Companies invest in innovations with low financial risk that bring about little change.
In order to understand the causes and consequences of this point, it is important to know what is happening at a general level. Currently, the market power of companies is gaining ground. This has led to a global debate on its effects at the level of macro-economic trends in advanced economies.
The ‘World Economic Outlook’ report from the International Monetary Fund, dated October 2018 explains what has happened in the last two decades. As companies gain greater market power, more and more people are observing
low investment despite rising corporate profits, declining business dynamism, slow productivity growth, and falling labour income shares.
This growing market power is only driven by a small group of large companies. Leaving out most of the business fabric and concentrating all the power in a very small group.
This trend applied to innovation demonstrates the growing focus of companies on financial results, leaving – according to the IMF – other important aspects:
The inverted U-shape relationship between competition on one hand and investment and innovation on the other (…) suggests that, at low market power, firms invest to escape competition, whereas, at high levels of market power, firms have weaker incentives to invest because of the lack of competitive pressure.
When the focus on numbers means losing sight of business and trends
Most large companies with significant market power invest in small innovations that do not represent large risks. In other words, their need for growth is compensated by other types of actions that do not require implementing complex structures to innovate.
Some corporations compensate for their low investment in research by acquiring companies with innovative products or technologies. However, not all companies have the capacity to do this.
The opposite case involves companies with little market power that are forced to make disruptive innovations in order to compete. For this reason, small organisations have been responsible for creating products or services that have changed market trends.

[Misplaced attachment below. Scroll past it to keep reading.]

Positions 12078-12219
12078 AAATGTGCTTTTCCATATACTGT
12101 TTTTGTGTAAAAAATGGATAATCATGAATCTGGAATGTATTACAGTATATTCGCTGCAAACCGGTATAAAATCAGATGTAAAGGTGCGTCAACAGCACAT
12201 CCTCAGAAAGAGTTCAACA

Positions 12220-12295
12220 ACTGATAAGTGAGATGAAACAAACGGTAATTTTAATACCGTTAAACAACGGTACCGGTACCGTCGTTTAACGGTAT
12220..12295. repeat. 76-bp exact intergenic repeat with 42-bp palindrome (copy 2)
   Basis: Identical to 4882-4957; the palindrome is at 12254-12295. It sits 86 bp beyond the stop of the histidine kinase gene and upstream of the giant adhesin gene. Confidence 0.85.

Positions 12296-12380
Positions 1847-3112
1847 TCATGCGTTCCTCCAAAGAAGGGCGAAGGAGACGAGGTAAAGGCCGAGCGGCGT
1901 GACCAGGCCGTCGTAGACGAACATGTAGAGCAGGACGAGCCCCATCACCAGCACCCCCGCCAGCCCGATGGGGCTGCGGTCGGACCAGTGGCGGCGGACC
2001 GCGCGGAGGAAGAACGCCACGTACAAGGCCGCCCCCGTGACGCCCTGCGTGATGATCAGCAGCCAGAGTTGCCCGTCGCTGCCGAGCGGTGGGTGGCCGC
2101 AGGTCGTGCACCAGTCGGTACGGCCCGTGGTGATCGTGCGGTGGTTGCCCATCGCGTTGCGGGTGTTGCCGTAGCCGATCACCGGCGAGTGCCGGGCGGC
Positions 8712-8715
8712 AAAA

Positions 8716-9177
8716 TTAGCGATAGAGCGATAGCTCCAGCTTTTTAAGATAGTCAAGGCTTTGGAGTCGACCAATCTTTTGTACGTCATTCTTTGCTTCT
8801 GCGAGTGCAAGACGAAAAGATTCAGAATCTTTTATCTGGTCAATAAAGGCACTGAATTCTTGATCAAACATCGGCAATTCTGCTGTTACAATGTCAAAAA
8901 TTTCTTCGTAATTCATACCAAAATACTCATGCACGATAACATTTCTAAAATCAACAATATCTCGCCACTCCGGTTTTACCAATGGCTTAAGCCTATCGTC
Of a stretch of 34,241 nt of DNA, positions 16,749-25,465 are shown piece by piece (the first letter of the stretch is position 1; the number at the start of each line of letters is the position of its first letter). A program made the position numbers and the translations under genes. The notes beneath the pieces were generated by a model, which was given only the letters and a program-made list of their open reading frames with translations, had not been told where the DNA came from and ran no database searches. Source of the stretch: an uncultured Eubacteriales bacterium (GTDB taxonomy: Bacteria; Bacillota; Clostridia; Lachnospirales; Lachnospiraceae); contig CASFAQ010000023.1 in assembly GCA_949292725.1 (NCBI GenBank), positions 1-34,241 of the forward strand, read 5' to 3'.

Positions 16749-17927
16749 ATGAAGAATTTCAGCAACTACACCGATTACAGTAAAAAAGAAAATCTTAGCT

This contrast can be seen in a study that Mark Dziersk describes in his article for McKinsey & Company, September 2018 ‘From lab to leader: How consumer companies can drive growth at scale with disruptive innovation’
Our analysis of the food and beverage market 2013–17 reveals that the top 25 manufacturers are responsible for 59 percent of sales but only 2 percent of category growth. Conversely, 44 percent of category growth has come from the next 400 manufacturers. In contrast, 44% of the category’s growth came from the following 400 manufacturers.
Excessive financial focus can be beneficial, but only in the short or medium term, but what happens when companies emerge that make significant progress in innovation? These companies are gaining market share and transforming their industry. By comparison, organisations that based their goals solely on financial growth lose power over time.
Throughout the history of business, we have many examples of companies that have disappeared or been displaced by others thanks to their innovation.
If you are interested in knowing more about the other mistakes, in the following posts you will find each of them explained in more detail:
- The Failures Companies Make When Trying to Innovate
- Second mistake in innovating: not renewing the corporate culture.
- Third Mistake in Innovating: creating products from your perspective.
- Fourth Mistake in Innovating: immobilism due to success.